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Evading Arrest at 119 MPH, DUI, Santa Ana, 9 months Jail

The Gist of this Article: Client observed driving 119 miles per hour while DUI, evading arrest only to be stopped by CHP using PIT maneuver.  Orange County judge sarcastically denies mental health diversion motion and client takes plea with sentence of 270 days in Orange County jail.
Our client, age 29, had experienced a very difficult past few months.  He had invested all of this money in crypto-currency fund only to have the fund website “go dark” and run away with his $400,000.  His girlfriend of ten years then dumped him.  His real estate listings were down with the rise in interest rates.

One evening, he went out to a bar and, as he was driving home, reached speeds of near 120 miles per hour along the southbound 55 Freeway.  It was 2:30 a.m., so the roads were empty, but he did catch the attention of a Santa Ana CHP officer who gave chase.

The officer sped up to reach our client, having to exceed 130 miles per hour in the process.  Once he got close to our client, he paced him at 119 miles per hour.  The red and blue lights flashing of the police car seemed to have no effect on our client, who eventually got off the freeway, but police still could not pull him over until they did a PIT (pursuit intervention technique) maneuver on his car.
Our client was disoriented and jarred from the crash.  His blood alcohol content (BAC) at the scene was 0.09% and 0.095% by a breath test on a preliminary alcohol screening (PAS) device.  He then submitted to a blood test at the station.  He was released the following morning on $50,000 bail, the bail for attempting to evade law enforcement recklessly (Vehicle Code § 2800.2).

image descriptionSanta Ana Courthouse

His parents in Hawaii helped coordinate bail for him.  Our client had a pending DUI in Hawaii, as well.  His parents then called Greg Hill & Associates and spoke at length with Greg.  Greg listened to the concerned father explain what had happened in his son’s life and how his son was simply not well mentally.

It had only been two or three months since Governor Jerry Brown had signed into law Assembly Bill 1810, codified into Penal Code § 1001.36.  This bill allowed mental health diversion for those who were charged with a crime, but whose commission of the offense was caused by mental illness.  To have the judge allow diversion, which would avoid a conviction, the judge must find that the mental disorder “played a significant role in the commission of the charged offense” or “substantially contributed to the defendant’s involvement in the commission of the offense.” Penal Code § 1001.36(a)(2).

The client and Greg then appeared at the arraignment on the case and were shocked to hear the initial offer was three years in state prison.  Greg then had the blood sample retested by our own laboratory and it came back at 0.07% blood alcohol content.  The offer then dropped to two years, but it was still quite shocking to the client’s family.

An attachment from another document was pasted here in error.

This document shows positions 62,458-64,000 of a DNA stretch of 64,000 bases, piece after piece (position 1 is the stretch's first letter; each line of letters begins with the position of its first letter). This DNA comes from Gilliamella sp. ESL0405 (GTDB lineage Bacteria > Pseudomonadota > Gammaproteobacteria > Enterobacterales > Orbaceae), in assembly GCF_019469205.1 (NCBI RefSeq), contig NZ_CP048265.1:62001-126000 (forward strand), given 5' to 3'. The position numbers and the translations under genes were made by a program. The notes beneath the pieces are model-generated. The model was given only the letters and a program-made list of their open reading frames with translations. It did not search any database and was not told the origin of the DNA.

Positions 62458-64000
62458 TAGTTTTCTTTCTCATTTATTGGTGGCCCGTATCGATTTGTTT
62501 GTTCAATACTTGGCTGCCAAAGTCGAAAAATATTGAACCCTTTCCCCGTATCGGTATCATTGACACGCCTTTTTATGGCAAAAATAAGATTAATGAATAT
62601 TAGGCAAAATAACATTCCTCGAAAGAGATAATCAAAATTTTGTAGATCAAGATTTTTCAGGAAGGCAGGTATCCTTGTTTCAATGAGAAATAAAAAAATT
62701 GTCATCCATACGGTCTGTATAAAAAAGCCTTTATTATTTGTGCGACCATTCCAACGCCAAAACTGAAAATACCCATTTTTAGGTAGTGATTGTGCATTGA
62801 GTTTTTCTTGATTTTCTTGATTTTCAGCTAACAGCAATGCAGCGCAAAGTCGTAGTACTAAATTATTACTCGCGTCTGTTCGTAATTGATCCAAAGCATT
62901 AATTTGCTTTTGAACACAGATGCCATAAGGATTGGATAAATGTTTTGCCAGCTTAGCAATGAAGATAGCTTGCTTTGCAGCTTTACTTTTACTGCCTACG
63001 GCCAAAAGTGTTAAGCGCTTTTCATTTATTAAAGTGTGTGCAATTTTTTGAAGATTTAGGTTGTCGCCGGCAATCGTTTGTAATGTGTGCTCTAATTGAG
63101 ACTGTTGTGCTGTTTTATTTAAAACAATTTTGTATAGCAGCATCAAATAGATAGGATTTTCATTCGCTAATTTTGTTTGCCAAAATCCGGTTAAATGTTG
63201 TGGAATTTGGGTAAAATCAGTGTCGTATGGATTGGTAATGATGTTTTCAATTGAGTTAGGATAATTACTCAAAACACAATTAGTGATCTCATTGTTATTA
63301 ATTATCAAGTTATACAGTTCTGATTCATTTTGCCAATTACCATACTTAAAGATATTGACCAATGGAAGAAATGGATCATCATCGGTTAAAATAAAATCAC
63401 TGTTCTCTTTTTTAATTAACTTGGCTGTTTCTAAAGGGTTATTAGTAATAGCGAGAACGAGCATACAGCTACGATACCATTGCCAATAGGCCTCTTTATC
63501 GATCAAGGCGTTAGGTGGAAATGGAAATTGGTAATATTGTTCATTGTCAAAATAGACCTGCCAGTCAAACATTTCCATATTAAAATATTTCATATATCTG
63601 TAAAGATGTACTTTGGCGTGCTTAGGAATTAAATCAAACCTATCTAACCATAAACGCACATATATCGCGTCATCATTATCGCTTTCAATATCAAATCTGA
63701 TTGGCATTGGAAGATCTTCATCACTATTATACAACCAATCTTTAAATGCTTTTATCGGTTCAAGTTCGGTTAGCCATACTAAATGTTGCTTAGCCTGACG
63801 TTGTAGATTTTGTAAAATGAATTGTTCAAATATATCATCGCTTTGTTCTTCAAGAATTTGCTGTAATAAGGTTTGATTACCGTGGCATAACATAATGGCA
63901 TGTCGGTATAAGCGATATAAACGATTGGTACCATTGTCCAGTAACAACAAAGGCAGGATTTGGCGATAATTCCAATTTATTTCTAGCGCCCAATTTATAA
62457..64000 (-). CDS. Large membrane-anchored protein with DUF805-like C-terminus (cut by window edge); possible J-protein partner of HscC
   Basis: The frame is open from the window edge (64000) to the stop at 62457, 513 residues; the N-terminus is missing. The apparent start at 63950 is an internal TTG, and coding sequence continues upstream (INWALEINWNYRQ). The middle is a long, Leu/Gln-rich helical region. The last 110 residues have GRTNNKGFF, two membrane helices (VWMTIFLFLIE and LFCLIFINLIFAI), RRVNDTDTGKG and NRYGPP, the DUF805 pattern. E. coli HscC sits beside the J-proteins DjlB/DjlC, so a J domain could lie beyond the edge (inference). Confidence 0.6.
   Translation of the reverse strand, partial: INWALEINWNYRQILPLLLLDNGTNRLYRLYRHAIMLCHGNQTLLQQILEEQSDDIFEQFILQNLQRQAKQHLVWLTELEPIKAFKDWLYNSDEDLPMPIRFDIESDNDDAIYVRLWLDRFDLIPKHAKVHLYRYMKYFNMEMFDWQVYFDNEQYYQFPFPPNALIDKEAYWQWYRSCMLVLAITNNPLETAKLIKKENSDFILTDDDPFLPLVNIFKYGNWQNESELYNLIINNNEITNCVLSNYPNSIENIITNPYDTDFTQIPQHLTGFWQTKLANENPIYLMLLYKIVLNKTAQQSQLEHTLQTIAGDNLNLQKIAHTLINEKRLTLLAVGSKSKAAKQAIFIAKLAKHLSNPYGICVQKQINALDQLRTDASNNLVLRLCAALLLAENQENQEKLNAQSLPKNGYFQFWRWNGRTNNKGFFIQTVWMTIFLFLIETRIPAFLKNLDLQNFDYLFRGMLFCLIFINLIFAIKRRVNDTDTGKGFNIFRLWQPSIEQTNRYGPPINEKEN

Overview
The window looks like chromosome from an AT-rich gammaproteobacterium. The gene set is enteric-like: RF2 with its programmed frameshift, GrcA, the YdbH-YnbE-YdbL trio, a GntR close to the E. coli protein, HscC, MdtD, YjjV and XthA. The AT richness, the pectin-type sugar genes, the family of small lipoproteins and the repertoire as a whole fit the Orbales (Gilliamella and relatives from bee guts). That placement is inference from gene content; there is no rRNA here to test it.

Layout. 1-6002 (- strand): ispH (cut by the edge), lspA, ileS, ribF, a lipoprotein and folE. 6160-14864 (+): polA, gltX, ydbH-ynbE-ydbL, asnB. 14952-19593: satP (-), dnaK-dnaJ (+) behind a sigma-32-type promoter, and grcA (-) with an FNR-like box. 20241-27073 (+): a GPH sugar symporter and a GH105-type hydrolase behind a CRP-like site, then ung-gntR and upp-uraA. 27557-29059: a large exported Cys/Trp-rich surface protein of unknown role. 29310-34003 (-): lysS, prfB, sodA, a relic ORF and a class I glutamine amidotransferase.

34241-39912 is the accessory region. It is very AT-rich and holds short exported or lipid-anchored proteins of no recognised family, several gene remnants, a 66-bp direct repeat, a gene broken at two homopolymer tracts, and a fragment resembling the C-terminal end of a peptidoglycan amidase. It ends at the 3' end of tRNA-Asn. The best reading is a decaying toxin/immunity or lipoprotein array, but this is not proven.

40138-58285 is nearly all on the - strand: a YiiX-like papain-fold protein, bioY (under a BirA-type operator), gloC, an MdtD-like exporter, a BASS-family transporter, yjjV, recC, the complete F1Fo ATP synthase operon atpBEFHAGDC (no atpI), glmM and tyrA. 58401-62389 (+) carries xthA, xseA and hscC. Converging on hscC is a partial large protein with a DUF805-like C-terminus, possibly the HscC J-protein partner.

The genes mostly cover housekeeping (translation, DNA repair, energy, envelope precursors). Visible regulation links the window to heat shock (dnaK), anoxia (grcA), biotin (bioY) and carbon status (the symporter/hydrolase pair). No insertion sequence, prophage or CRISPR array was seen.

Greg then prepared a motion for imposition of mental disorder diversion for the client.  The hearing was assigned to a judge who heard several such motions each day.  He denied the motion, sarcastically claiming that the only reason the motion was filed was because Greg suggested it, which was true and which really was no reason to deny the motion.  After all, the client (non-lawyer) would have no legal knowledge about a recent change in the law.  The judge was curt and rude, disrespectful and patronizing to our client.  He denied the motion.

Greg and the client then proceeded toward the preliminary hearing, now nearly seven months after the arraignment and more than a year since the arrest.  The Orange County District Attorney assigned to the matter then was placed on emergency medical leave of some sort and a new prosecutor took over the case.

Meanwhile, our client had continued seeing a psychologist and his mental health improved greatly.  His real estate business seemed to pick up and he became engaged with a new woman, who also was pregnant with their first child.

The new prosecutor assigned to the case did not care to look over the motion and all the mitigating information in the file.  At first, he offered the same two years in state prison, but at the eve of the preliminary hearing, lowered the offer to nine months (270 days) in county jail.

Our client accepted this offer.
We present this summary as somewhat of a cautionary tale as to how harsh Orange County can be.  Granted, the client’s DUI was an extremely dangerous situation.  However, this case would not have resolved with such callousness, disrespect and arrogance had it been filed in Los Angeles County.  The undeniable mental health issues would have been given greater weight and consideration and should have been recognized as causing the crime.  We do not suggest that our client was innocent, but the mitigating factors in this case should have been considered much more than they were considered.

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